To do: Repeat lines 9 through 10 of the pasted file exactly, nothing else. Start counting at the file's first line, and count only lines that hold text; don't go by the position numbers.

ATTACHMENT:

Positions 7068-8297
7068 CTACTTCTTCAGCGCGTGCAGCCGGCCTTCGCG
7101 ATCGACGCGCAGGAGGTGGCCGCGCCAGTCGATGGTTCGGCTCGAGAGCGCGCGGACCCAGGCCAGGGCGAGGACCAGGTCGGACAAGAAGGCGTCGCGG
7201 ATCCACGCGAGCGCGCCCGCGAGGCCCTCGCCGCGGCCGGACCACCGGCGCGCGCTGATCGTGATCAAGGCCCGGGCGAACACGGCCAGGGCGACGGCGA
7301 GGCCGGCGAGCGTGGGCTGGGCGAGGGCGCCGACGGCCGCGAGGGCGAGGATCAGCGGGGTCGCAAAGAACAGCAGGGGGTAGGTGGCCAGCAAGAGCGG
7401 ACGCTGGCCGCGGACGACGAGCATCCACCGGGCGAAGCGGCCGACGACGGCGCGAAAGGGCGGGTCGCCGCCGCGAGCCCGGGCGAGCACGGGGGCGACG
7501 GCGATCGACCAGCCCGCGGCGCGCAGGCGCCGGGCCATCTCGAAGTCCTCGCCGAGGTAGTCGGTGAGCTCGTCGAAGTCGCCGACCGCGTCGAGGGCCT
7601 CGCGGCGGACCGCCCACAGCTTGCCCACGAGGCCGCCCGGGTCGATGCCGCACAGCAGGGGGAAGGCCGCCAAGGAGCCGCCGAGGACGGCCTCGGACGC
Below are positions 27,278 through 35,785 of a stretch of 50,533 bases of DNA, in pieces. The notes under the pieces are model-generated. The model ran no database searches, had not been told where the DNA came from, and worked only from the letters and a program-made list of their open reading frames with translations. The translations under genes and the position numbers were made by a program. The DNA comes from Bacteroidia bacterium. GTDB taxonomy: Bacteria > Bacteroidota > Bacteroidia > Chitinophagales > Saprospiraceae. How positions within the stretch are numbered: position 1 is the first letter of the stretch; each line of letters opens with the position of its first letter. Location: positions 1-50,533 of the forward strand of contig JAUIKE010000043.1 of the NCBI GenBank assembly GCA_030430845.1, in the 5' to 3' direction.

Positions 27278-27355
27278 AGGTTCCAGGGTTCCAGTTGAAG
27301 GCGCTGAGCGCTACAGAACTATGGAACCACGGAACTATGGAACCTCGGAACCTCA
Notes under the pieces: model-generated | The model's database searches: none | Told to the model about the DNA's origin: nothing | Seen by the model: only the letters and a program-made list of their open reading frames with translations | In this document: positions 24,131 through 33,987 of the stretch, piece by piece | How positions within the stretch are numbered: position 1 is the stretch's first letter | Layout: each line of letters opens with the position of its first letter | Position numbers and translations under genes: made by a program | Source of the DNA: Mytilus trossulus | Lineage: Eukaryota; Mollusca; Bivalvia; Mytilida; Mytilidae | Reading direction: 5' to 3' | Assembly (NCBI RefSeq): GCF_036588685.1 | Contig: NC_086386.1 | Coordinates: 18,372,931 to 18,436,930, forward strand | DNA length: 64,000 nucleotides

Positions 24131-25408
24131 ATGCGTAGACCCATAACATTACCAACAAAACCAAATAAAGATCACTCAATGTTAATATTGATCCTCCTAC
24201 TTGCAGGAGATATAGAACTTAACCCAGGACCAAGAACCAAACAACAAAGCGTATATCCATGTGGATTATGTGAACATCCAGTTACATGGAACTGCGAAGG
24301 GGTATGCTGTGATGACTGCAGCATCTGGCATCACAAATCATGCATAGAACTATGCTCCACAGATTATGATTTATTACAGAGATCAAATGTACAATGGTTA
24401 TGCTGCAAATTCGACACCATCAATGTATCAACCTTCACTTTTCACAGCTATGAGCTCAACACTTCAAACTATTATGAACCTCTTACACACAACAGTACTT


Below are positions 27,278 through 35,785 of a stretch of 50,533 bases of DNA, in pieces. The notes under the pieces are model-generated. The model ran no database searches, had not been told where the DNA came from, and worked only from the letters and a program-made list of their open reading frames with translations. The translations under genes and the position numbers were made by a program. The DNA comes from Bacteroidia bacterium. GTDB taxonomy: Bacteria > Bacteroidota > Bacteroidia > Chitinophagales > Saprospiraceae. How positions within the stretch are numbered: position 1 is the first letter of the stretch; each line of letters opens with the position of its first letter. Location: positions 1-50,533 of the forward strand of contig JAUIKE010000043.1 of the NCBI GenBank assembly GCA_030430845.1, in the 5' to 3' direction.

Positions 27278-27355